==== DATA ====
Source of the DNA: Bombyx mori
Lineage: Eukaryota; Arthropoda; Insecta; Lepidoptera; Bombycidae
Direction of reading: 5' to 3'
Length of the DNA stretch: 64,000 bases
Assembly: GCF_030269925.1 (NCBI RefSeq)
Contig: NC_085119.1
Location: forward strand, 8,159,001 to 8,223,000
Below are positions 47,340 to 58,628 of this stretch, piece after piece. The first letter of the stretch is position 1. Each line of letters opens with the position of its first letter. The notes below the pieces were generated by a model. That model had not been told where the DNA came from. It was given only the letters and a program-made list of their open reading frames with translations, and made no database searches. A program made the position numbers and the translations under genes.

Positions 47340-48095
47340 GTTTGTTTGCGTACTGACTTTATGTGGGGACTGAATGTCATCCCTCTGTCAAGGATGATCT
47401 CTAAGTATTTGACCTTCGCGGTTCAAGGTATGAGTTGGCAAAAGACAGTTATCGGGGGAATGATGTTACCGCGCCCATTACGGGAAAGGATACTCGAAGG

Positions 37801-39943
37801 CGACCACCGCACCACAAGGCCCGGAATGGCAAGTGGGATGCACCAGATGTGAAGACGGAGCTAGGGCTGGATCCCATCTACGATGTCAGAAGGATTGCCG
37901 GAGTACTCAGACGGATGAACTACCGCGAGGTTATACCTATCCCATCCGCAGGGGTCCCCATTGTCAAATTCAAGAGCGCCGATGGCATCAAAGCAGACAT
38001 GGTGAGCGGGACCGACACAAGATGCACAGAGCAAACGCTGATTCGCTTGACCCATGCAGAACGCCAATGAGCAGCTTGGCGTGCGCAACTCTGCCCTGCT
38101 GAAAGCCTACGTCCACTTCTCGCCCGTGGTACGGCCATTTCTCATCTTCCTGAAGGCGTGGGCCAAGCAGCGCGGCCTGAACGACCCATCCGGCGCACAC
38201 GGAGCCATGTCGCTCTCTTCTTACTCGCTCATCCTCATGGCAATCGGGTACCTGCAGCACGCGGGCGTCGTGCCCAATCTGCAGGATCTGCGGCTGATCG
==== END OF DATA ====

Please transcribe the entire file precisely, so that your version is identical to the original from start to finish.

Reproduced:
Source of the DNA: Bombyx mori
Lineage: Eukaryota; Arthropoda; Insecta; Lepidoptera; Bombycidae
Direction of reading: 5' to 3'
Length of the DNA stretch: 64,000 bases
Assembly: GCF_030269925.1 (NCBI RefSeq)
Contig: NC_085119.1
Location: forward strand, 8,159,001 to 8,223,000
Below are positions 47,340 to 58,628 of this stretch, piece after piece. The first letter of the stretch is position 1. Each line of letters opens with the position of its first letter. The notes below the pieces were generated by a model. That model had not been told where the DNA came from. It was given only the letters and a program-made list of their open reading frames with translations, and made no database searches. A program made the position numbers and the translations under genes.

Positions 47340-48095
47340 GTTTGTTTGCGTACTGACTTTATGTGGGGACTGAATGTCATCCCTCTGTCAAGGATGATCT
47401 CTAAGTATTTGACCTTCGCGGTTCAAGGTATGAGTTGGCAAAAGACAGTTATCGGGGGAATGATGTTACCGCGCCCATTACGGGAAAGGATACTCGAAGG

Positions 37801-39943
37801 CGACCACCGCACCACAAGGCCCGGAATGGCAAGTGGGATGCACCAGATGTGAAGACGGAGCTAGGGCTGGATCCCATCTACGATGTCAGAAGGATTGCCG
37901 GAGTACTCAGACGGATGAACTACCGCGAGGTTATACCTATCCCATCCGCAGGGGTCCCCATTGTCAAATTCAAGAGCGCCGATGGCATCAAAGCAGACAT
38001 GGTGAGCGGGACCGACACAAGATGCACAGAGCAAACGCTGATTCGCTTGACCCATGCAGAACGCCAATGAGCAGCTTGGCGTGCGCAACTCTGCCCTGCT
38101 GAAAGCCTACGTCCACTTCTCGCCCGTGGTACGGCCATTTCTCATCTTCCTGAAGGCGTGGGCCAAGCAGCGCGGCCTGAACGACCCATCCGGCGCACAC
38201 GGAGCCATGTCGCTCTCTTCTTACTCGCTCATCCTCATGGCAATCGGGTACCTGCAGCACGCGGGCGTCGTGCCCAATCTGCAGGATCTGCGGCTGATCG